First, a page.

Palantir Technologies is a data-mining firm that loves it some predictive policing: computer-aided sorcery that uses data models to try and predict where crimes may occur and who's got a reasonable chance of committing them.

For predictive policing to work well, the predictive model being built needs to be well fed with data on criminals, their first, second and third-person acquaintances, their social media accounts, and crime statistics for the area where the model is meant to be seeing crimes before they may possibly happen. It sounds like shit right out of Minority Report, because it kinda is – just without spooky kids in a swimming pool and a hell of a lot less accuracy.

Accurate or not, the notion of predictive policing raises a number of civil rights and privacy concerns. The ACLU isn't down with it, as the methodology of stopping someone without reasonable suspicion is against the Fourth Amendment. In their eyes, computer-aided guesses don't cut it when it comes to justifying a stop-and-frisk. China's been using it to snoop on their citizens and has been sending suspected radicals and political dissidents for re-education, just in case they decided to protest their nation's ruling party's status quo. It's creepy shit.

Anyway, back to Palantir.

Did I mention that it was started up by Peter Thiel with money seeded by the CIA? No? How about the fact that they've been running an off-the-books program with the New Orleans Police so secretive that the city's own government didn't have a clue that it was going on? Read the rest

I Can't Breathe: Matt Taibbi's scorching book on the murder of Eric Garner and the system that let the killers get away with it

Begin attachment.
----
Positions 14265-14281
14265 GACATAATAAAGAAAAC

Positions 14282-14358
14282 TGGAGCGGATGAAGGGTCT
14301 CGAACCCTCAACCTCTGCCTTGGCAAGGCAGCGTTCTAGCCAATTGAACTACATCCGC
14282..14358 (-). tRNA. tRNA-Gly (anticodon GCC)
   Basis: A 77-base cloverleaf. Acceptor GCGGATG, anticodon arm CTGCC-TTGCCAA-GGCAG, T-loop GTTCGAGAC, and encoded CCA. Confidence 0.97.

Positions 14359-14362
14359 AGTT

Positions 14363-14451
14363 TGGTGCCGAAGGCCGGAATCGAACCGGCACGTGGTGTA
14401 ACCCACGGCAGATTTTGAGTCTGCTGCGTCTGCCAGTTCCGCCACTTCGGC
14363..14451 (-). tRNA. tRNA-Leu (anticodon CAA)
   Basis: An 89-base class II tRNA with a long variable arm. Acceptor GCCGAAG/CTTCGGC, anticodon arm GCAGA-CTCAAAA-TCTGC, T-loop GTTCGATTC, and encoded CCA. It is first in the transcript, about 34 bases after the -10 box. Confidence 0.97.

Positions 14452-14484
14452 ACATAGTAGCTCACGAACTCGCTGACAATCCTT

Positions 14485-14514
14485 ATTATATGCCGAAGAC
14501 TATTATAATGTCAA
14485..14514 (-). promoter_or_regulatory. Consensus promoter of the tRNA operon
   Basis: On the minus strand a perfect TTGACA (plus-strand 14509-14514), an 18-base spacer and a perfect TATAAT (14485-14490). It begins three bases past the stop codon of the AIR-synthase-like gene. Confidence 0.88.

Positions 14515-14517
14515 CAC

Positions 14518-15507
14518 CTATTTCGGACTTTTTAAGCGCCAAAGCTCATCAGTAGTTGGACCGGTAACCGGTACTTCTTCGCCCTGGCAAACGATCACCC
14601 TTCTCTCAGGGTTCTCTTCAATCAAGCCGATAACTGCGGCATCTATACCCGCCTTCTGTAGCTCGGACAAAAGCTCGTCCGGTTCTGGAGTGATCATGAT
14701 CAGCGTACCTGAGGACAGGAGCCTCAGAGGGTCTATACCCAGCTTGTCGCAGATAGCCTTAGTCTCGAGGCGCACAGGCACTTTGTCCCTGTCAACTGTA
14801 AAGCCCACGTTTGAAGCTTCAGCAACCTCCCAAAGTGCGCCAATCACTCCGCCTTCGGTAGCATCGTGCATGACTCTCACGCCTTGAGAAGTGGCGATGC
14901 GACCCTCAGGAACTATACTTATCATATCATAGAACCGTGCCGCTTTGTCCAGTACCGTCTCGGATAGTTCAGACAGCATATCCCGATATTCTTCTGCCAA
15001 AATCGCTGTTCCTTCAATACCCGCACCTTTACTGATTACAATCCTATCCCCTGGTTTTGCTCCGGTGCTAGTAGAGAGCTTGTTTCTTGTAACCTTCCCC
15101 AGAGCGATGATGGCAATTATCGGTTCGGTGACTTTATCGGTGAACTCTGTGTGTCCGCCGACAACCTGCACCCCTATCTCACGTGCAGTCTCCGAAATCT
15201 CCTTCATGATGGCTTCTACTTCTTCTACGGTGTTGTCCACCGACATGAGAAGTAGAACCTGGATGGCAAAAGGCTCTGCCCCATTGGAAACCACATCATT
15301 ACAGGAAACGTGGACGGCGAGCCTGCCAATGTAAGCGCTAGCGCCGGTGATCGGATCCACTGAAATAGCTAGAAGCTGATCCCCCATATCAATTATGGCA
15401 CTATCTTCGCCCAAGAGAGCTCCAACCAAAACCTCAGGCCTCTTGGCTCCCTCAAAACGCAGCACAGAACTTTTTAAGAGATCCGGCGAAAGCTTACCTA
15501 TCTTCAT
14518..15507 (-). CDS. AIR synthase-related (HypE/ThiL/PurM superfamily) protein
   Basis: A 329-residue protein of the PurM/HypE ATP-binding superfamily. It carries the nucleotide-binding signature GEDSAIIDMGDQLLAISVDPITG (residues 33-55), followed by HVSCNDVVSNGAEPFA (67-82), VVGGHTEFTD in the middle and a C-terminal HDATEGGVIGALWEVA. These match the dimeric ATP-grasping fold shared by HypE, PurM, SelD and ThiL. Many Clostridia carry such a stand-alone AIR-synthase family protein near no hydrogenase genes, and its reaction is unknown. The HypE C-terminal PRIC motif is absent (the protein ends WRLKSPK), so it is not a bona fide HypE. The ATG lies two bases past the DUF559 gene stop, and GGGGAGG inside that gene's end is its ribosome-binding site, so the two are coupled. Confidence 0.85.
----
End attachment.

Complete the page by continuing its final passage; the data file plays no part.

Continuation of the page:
Matt Taibbi is one of the best political writers working in the USA today, someone who can use the small, novelistic details of individuals' lives illuminate the vast, systemic problems that poison our lives and shame our honor; his 2014 book The Divide conducts a wide-ranging inquiry into the impunity of corporate criminals and the kafkaesque injustices visited on the poor people they victimize; in I Can't Breathe: A Killing on Bay Street, Taibbi narrows his focus to the police murder of Eric Garner, a Staten Island fixture and father, and the system that put murderers in uniform in his path.

Chelsea Manning: we're spied on all the time, and the state still can't figure out who we are

Chelsea Manning spent seven years in federal prison for blowing the whistle on illegal actions by the US in Iraq and around the world; while imprisoned, she transitioned her gender and changed her name, and, on her release, found herself unpersoned, unable to identify herself to the satisfaction of the state, despite being one of the most famous people in America and despite the state's unquenchable thirst for our personal data (and her's especially). Read the rest

Case study of LAPD and Palantir's predictive policing tool: same corruption; new, empirical respectability

UT Austin sociologist Sarah Brayne spent 2.5 years conducting field research with the LAPD as they rolled out Predpol, a software tool that is supposed to direct police to places where crime is likely to occur, but which has been shown to send cops out to overpolice brown and poor people at the expense of actual crimefighting. Read the rest

Google and Facebook's "fake news" ban is a welcome nail in the coffin of "software objectivity"

In the wake of the Trump election -- a triumph of fake news -- both Google and Facebook have announced that they will take countermeasures to exclude "fake news" from their services, downranking them in the case of Facebook and cutting them off from ad payments in Google's case. Read the rest

Though crime happens everywhere, predictive policing tools send cops to poor/black neighborhoods

Researchers from the Human Rights Data Analysis Group (previously) reimplemented the algorithm Predpol predictive policing system that police departments around America have spent a fortune on in order to find out where to set their patrols, and fed it Oakland's 2010 arrest data, then asked it to predict where the crime would be in 2011. Read the rest

Rules for trusting "black boxes" in algorithmic control systems

Tim O'Reilly writes about the reality that more and more of our lives -- including whether you end up seeing this very sentence! -- is in the hands of "black boxes": algorithmic decision-makers whose inner workings are a secret from the people they affect. Read the rest

Next page

:)